The genetic diversity of Tiritiri Matangi kiwi could still be improved, however.
“The founding population on Tiritiri Matangi was a maximum of 14 breeding birds, which is well below the usual recommended 40 unrelated founders for kiwi populations. Therefore, the addition of new birds to the island would help to increase the genetic diversity of the population as long as they are assimilated into the breeding population.”
So how many birds are there currently on Tiritiri Matangi?
“We assessed the population size of little spotted kiwi on Tiritiri Matangi Island between 17 and 30 April 2017, as part of the long-term 5-yearly monitoring programme that was established under the Kiwi Recovery Programme. We were assisted at various stages by the two local DOC rangers, a rotating team of 13 volunteers from the Supporters of Tiritiri Matangi Inc., four members of the Shakespear Open Sanctuary Society Inc. and one DOC volunteer.”
Certified kiwi dogs played an important role too.
“[At night] we used a certified kiwi dog, Jade, to indicate the presence of kiwi near tracks or any birds that were cautiously approaching the recorded calls, which we also attempted to catch by hand. During the day, we tracked the radio-tagged birds to their daytime dens to plot their home ranges more accurately and to determine whether they were with a partner. We also used certified kiwi dogs (Breeze, Cara, Duke, Jade and Peg) during the day to search for new birds or to pin-point the location of radio-tagged birds.”
“We caught 31 little spotted kiwi (28 adults, 2 subadults and 1 juvenile) on Tiritiri Matangi Island between 17 and 30 April 2017, including 3 of the 14 founders introduced from Kapiti Island in the mid-1990s and 9 island-bred birds that had been banded during 5-yearly monitoring visits between 1997 and 2012. Based on the locations of captures, radio-tagged birds, sightings and the projected origins of calls heard, we estimated that there were at least 25 pairs and a total population of 60–80 kiwi on Tiritiri Matangi Island.”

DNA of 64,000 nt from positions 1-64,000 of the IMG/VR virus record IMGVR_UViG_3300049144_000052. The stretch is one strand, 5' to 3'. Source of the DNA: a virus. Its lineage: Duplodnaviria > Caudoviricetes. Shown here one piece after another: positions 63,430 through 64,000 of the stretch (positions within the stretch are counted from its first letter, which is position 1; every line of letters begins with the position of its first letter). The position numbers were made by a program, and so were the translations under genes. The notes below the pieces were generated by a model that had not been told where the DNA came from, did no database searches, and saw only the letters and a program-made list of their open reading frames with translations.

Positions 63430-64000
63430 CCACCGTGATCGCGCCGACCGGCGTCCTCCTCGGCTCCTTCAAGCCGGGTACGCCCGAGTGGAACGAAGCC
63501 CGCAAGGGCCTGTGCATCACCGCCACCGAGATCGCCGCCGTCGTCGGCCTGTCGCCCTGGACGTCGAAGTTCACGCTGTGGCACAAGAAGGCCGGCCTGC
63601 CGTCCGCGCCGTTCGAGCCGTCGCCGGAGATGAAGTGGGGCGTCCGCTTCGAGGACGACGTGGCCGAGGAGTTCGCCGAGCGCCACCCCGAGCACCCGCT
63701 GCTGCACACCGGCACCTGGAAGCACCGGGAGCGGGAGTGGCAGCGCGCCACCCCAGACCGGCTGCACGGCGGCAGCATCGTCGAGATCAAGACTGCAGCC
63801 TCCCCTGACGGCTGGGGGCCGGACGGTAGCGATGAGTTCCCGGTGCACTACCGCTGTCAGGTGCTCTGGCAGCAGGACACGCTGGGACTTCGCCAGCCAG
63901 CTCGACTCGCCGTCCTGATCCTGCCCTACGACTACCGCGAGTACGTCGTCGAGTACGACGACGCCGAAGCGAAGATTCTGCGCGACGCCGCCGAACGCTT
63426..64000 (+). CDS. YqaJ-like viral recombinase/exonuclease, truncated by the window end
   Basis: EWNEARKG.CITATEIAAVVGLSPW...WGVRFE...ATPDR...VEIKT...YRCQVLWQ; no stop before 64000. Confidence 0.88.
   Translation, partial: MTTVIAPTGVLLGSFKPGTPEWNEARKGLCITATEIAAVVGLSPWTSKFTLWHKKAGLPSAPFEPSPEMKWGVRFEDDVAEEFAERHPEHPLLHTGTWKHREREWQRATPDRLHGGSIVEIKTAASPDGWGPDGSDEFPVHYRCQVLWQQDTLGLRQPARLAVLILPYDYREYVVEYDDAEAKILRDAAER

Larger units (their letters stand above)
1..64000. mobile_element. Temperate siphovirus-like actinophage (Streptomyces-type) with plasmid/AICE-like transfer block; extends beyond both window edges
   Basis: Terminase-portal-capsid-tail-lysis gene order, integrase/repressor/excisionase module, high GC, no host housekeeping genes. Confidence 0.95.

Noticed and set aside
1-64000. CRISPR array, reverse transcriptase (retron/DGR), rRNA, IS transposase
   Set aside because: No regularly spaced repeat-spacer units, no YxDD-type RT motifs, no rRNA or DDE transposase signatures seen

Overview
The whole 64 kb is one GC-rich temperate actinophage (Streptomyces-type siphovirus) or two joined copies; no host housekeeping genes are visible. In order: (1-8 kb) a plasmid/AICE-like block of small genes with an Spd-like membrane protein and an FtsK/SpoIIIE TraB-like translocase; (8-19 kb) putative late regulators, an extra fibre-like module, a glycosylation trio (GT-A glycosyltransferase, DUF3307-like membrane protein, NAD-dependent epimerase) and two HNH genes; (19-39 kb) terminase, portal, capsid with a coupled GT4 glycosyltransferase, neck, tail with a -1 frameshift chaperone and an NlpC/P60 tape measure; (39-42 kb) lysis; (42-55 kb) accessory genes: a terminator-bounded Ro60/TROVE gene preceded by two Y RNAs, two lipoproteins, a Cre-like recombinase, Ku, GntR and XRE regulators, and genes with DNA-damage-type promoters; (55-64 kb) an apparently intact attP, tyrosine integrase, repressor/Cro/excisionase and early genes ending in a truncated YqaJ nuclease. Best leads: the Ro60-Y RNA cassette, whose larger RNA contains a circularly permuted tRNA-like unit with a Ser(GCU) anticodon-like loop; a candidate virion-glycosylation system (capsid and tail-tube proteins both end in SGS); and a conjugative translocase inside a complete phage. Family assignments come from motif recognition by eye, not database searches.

It’s a good increase on 14 founding birds, but 60-80 kiwi wasn’t as many birds as the monitoring team hoped to find.
“This represents a decline from the 2012 estimate of 80–100 birds, possibly due to the severe drought that was experienced in early 2013. However, the birds were generally in good to excellent condition and were heavier than their conspecifics on Kapiti Island at that time of year.”
Flightless birds living on islands or in fenced sanctuaries are particularly vulnerable to environmental and climate events such as droughts. They can’t leave in search of water or better living conditions.
“Although an undetected disease outbreak may have been the cause of the decline or plateauing of the population, it seems more likely that many birds died during the severe drought that affected the island in early 2013. Unusually, two unbanded island-bred birds were discovered active in daylight, and both subsequently died at Auckland Zoo of complications from severe dehydration. These two birds may have just been the tip of the iceberg and many others likely died without being found.”